Early in January 1957 Jimmy Sandlin’s family moved to Florida and the Combo Kings were once again a band of three. Allen Fairchild asked us to record two more songs but wanted original material so Bob wrote “When Your Baby’s Gone” and I wrote a lame teenage ballad “Pretty Babe”. This time we recorded with the addition of a girl’s trio composed of Sylvia Ramsey (sister of friend Buck Ramsey), Sybil Todd, and Gracie Newman along with talented classmate and pianist Ann Roberts, although very little piano is audible on these recordings. Once again we were excited about our recording experience, but other than receiving a few acetates of the recordings, nothing happened.

   As the school year drew to a close in the spring of 1957, Bob and I wanted to take our band to the next level by adding a full set of drums instead of just the snare drum and cymbal Billy was using. We offered to purchase the drums with the band earnings but Billy’s hard working single mom was concerned that his participation in a rock ‘n roll band would interfere with his studies at Amarillo College where Billy would enroll in the fall of 1957. We understood his mom’s concern and knew we’d need to find a new drummer for the Combo Kings to continue having fun.

The Ravens and The Nighthawks

   To the best of my knowledge the Fayros (Earl Whitt, Gary Swafford, and Turkey, Texas brothers Joe Bob and Ted Barnhill) and Rick Tucker’s Rhythm Teens were the only other rock ‘n roll bands in Amarillo at that time. I’m not certain which band was the first to publicly perform, but I did learn that Gary Swafford was a dynamite drummer. Bob and I met Gary at his parents home to invite him to join the Ravens, but it was clear he would remain loyal to the Fayros. However, he quickly offered the suggestion of Mike Hinton, a young drummer that had just moved back to Amarillo from Kansas City. Gary told us Mike was a great drummer although he only played jazz.

   We located Mike and met him at his parent’s beautiful home on Julian Boulevard. Set up in his bedroom was a large set of Pearl drums, two floor toms, two clamp on toms, a clamp on bongo, three Zildjian cymbals, one of which was riveted, and of course a kick drum, high hat and snare. We were greatly impressed with what appeared to be a Rolls Royce set of drums.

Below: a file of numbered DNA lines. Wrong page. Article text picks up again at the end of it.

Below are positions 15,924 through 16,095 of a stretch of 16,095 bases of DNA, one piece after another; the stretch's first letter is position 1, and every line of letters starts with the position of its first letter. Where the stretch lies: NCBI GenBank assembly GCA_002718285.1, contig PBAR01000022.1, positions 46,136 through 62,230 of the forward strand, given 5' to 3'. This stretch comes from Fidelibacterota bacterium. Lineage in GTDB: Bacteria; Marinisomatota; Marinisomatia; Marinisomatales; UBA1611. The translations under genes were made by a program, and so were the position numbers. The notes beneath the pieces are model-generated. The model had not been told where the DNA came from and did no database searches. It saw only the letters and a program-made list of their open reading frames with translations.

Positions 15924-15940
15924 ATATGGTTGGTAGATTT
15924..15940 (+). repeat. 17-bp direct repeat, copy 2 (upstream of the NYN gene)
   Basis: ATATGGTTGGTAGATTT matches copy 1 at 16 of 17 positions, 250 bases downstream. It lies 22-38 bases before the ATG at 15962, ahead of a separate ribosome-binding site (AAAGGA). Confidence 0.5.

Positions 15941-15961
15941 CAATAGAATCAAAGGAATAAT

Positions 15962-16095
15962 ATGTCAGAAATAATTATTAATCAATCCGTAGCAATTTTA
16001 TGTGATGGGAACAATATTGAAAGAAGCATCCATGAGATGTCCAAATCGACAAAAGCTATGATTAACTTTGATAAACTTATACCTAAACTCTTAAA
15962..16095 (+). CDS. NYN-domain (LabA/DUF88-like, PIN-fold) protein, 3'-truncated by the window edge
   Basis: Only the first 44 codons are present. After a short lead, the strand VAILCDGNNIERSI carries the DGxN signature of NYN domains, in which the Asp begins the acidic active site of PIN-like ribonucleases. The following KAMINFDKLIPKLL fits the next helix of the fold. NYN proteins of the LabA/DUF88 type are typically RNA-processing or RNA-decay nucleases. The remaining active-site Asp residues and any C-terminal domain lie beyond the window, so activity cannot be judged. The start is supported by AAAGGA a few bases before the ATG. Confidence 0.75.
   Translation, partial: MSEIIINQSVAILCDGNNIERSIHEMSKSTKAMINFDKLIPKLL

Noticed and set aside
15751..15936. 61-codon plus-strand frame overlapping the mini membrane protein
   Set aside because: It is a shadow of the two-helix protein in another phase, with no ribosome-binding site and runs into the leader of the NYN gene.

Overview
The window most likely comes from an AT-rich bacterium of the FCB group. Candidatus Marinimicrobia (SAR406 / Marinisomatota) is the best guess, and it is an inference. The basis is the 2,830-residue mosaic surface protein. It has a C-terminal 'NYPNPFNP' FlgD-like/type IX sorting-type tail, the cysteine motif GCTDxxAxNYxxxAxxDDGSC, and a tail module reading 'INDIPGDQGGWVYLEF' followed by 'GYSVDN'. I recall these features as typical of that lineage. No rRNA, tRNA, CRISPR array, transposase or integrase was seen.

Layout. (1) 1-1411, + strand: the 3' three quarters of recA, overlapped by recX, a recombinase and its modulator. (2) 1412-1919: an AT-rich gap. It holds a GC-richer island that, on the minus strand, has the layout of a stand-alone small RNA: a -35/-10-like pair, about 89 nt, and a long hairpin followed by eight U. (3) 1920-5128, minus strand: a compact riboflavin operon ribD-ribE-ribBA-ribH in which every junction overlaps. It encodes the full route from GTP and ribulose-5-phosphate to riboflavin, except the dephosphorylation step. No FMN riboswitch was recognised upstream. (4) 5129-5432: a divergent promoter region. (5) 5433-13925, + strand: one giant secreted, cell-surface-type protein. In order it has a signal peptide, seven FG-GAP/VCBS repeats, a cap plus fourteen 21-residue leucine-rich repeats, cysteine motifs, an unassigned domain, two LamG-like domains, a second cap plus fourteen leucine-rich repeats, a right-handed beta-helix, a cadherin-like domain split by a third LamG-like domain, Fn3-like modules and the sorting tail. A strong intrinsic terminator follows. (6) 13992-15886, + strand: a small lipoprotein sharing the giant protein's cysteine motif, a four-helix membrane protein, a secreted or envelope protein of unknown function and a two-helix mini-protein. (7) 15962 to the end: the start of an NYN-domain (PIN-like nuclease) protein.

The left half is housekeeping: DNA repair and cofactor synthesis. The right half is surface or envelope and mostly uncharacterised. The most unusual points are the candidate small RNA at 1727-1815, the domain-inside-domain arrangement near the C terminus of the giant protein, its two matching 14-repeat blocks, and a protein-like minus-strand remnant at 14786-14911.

Mike put on a jazz record, sat down at his drum set and put on an unbelievable show. We could hardly believe our good fortune of possibly having such a talented drummer join our band. True to Gary’s word, Mike let us know he knew nothing about rock ‘n roll and had no idea what a rock drummer should play. We assured him that having seen and heard his prodigious talents as a jazz drummer that his adaptation to rock ‘n roll would be an easy one. We brought Mike some rock ‘n rool records and very soon he was ready for our first rehearsal.

   Years later when our band played our twenty-fifth high school reunion, Bob would say to friend Buck Ramsy, “If you have Mike for a drummer, you don’t need much more to have a rock ‘n roll band.” And that was very true. Mike was a great drummer and a great showman and it all seemed effortless. He was just a natural showman, something one must be born with, not something one can learn. Mike played unbelievable licks, twirled his drumsticks, played amazing solos, was lightening fast, was handsome and cute at the same time and had as much energy as any drummer or person I have ever seen. Bob and I knew that discovering Mike was as good as good fortune could have been. We were now more excited than ever about our prospects of having fun playing rock ‘n roll music.